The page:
Wharton Center for Performing Arts

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Wharton Center for Performing Arts
Address 750 E. Shaw Ln. (Wharton Center)
542 Auditorium Rd. (Auditorium)
East Lansing, Michigan
United States
Coordinates 42°43′26″N 84°28′15″W / 42.723978°N 84.470711°W / 42.723978; -84.470711Coordinates: 42°43′26″N 84°28′15″W / 42.723978°N 84.470711°W / 42.723978; -84.470711
Owner Michigan State University
Operator Michigan State University
Type Performing arts center
Capacity Cobb Great Hall: 2,420
Pasant Theatre: 600
MSU Concert Auditorium: 3,600
Fairchild Theatre: 600
Construction
Opened 1982 (Wharton Center)
Architect Harley Ellis Devereaux
Website
www.whartoncenter.com

The Wharton Center for Performing Arts is located in East Lansing, Michigan, USA, on the campus of Michigan State University. It is the home of the Lansing Symphony Orchestra, which performs 17 concerts annually. The Wharton Center hosts many additional productions throughout the year, such as the MSU Federal Credit Union Broadway at Wharton Center series, concerts by local, national, and international acts, and was host to the final US Presidential Debate before the 1992 election. The facility was designed by Harley Ellis Devereaux.

History[edit]

The Center is named for former MSU president, Clifton R. Wharton, Jr.. A little more than 6 years ago (May 19, 2008) ground was broken on the first major expansion and renovation to Michigan State University’s Wharton Center for Performing Arts, since opening its doors in 1982.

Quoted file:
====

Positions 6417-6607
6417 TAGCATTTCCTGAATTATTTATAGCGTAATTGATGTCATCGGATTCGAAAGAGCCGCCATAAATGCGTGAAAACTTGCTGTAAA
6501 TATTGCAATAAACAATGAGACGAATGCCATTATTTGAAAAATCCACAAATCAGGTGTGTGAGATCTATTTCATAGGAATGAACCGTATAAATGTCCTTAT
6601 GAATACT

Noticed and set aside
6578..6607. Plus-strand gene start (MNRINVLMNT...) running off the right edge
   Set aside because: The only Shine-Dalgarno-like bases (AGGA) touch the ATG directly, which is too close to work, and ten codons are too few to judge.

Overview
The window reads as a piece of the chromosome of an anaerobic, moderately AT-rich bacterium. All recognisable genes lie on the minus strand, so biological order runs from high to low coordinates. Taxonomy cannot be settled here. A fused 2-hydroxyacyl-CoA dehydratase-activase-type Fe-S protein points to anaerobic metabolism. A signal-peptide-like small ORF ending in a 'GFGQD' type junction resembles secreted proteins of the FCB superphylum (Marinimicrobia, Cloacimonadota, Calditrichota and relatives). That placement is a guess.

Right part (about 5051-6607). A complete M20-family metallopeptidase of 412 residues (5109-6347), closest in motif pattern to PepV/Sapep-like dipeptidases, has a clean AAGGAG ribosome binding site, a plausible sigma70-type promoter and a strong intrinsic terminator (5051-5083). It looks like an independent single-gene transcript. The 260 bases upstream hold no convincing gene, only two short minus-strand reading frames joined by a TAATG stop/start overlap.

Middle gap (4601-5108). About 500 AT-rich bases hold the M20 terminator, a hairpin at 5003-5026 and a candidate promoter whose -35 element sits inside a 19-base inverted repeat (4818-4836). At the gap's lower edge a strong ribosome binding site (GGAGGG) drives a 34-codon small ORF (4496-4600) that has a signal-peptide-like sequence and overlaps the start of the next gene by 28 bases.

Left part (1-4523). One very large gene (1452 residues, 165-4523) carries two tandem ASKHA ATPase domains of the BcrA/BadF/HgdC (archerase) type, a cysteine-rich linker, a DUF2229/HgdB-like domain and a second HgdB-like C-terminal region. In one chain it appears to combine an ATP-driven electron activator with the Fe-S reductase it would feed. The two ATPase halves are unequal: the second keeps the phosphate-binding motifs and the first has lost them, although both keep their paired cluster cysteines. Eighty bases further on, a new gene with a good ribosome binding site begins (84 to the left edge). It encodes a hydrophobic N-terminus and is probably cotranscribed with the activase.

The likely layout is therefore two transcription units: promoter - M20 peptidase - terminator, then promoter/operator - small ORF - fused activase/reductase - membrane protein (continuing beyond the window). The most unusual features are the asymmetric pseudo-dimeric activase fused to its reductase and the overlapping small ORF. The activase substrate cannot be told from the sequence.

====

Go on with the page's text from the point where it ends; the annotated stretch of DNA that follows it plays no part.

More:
Wharton Center for Performing Arts

During the 1970s, MSU President Clifton R. Wharton, Jr., and his wife Dolores described the arts as a humanizing, unifying force in our world, bringing people together across vast cultural, social, economic and geographic divisions. Their desire to create a world-class performing arts center for the MSU community and the residents of Michigan became a reality with the opening of Wharton Center for Performing Arts. “Wharton Center is a very special place,” said MSU President Lou Anna K. Simon. “The Whartons understood in a fundamental way that arts, creativity, the cultural aspects of a university that affect one’s spirit and one’s soul were very important and had to be recognized in the same way that a science complex had to be recognized as an integral part of the university. You have to celebrate arts and culture in the same way you would celebrate a terrific scientific discovery.” Since opening its doors, Wharton Center has become Michigan’s largest and most diverse presenter of performing arts entertainment and education programs - a community gather space for shared experiences that enrich lives and strengthen the value of the arts in everyday life. “Michigan State University is a premier institution offering superb opportunities for individual development,” said Dr. Wharton. “And the Wharton Center is one of MSU’s major instruments for awakening joy in creative expression. Dolores and I have always considered the Center a vital part of the Michigan State academic community.” After tour of the enhanced facility, Dolores Wharton reminisced to a gathering of the Wharton Center staff, “When we began the conceptual push for this project in the 1970s, we never dreamed that it would become the exciting center which it is today. Now, Clif and I fervently applaud President Simon and Michael Brand for achieving this next step in the Center’s dynamic development.”